Abu Dhabi: Saudi food delivery workers are now covered by COVID-19 relief packages, according to a royal decree issued by king Salman Bin Abdulaziz, local media reported.
Under the decree, these workers, initially excluded from the coronavirus relief packages, will get the benefits retroactively along with September’s payment.
Food delivery drivers and riders often work for less than the minimum wage, and have less employee rights. Most food delivery work is done by migrants, through third-party digital platforms, which treat them as independent contractors, not employees with the protections and rights of employees.
In July, a royal decree was issued extending a number of government financial initiatives designed to support the private sector, Saudi workers, individuals and investors to help them to cope with the negative impact of the coronavirus disease.
The financial initiatives included supporting Saudi citizens working in the private sector and suspending the collection of fines and financial penalties. Other initiatives included postponing payment of value-added tax (VAT), accelerating VAT reimbursement, and postponing the collection of customs duties on imports for 30 days.
All affected companies can apply to the General Organisation for Social Insurance (GOSI), a semi-government body responsible for implementing the provisions of the social insurance law in Saudi Arabia, for compensation for wages under the SANED scheme. SANED is an insurance programme designed to support Saudi workers and their families financially during a period of unemployment for reasons beyond their control.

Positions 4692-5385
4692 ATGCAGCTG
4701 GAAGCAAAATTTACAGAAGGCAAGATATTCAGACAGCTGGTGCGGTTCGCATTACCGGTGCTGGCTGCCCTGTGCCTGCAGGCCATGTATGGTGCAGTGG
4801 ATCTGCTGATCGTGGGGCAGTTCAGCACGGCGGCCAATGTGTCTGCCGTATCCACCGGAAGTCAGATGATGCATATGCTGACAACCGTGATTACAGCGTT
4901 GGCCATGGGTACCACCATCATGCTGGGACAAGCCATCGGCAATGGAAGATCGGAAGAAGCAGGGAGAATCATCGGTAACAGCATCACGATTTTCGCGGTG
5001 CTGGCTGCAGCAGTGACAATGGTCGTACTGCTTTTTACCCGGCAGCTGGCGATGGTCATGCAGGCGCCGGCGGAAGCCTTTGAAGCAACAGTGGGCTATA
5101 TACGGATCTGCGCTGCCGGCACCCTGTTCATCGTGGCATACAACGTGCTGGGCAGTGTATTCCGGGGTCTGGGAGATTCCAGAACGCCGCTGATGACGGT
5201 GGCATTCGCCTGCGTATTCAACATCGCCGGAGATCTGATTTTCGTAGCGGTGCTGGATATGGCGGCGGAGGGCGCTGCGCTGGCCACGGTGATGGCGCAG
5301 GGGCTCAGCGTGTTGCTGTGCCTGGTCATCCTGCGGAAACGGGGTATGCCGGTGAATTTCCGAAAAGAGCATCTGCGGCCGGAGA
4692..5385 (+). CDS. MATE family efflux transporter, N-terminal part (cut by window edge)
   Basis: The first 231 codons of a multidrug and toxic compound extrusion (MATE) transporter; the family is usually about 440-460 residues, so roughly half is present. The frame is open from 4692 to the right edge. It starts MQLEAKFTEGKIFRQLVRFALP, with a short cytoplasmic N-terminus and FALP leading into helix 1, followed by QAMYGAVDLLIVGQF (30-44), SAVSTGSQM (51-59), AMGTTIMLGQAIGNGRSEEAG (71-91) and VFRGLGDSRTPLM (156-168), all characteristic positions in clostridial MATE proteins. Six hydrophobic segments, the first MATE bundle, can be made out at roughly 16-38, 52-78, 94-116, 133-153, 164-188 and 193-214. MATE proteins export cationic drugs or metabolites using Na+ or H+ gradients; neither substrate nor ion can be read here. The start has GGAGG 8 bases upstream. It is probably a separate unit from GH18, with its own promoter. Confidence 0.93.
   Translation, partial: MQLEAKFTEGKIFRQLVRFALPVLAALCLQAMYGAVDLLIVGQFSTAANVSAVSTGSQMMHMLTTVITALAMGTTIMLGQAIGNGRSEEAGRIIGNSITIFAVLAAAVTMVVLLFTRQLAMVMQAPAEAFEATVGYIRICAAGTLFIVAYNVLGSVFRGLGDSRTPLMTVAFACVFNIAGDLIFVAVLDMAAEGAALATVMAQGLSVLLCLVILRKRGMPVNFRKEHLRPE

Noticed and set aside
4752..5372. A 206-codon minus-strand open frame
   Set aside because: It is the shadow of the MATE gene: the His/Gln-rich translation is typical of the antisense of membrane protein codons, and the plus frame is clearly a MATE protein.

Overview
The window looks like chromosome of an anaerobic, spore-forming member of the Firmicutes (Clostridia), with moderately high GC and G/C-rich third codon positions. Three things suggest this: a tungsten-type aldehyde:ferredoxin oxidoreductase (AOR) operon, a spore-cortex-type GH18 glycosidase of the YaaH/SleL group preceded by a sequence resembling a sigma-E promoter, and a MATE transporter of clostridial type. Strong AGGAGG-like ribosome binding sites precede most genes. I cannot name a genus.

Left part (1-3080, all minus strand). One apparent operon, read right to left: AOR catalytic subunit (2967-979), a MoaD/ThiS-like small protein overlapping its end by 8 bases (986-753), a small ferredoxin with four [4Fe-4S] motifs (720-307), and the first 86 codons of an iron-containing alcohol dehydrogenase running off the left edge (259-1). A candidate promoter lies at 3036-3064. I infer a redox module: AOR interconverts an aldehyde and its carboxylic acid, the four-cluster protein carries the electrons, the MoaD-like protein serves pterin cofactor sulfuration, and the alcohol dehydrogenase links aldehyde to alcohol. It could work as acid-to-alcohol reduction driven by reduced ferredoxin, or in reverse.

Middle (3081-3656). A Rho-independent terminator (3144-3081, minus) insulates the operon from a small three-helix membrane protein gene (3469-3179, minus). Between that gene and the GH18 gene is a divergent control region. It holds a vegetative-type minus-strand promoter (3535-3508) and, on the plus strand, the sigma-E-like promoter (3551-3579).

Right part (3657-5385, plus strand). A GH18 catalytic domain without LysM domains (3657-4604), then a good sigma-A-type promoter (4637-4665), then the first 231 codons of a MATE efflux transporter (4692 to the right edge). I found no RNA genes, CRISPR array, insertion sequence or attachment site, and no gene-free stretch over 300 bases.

The scheme is intended to bridge the transitional gap between previous jobs and the opportunity to obtain a new role, by providing a minimum income to workers and their families. It covers 70 per cent of Saudi workers in the most affected companies, and a maximum of 50 per cent of those in the least affected companies, to be determined by the relevant committee.
The government allocated SR9 billion ($2.4 billion) at the outbreak of the pandemic to support the initiative, covering up to 60 per cent of the wage of an employee up to a maximum of SR9,000 per month.
It has been reported that more than 90,000 businesses and 480,000 people have benefited from the SANED scheme during the past three months until July, with SR3.5 billion distributed.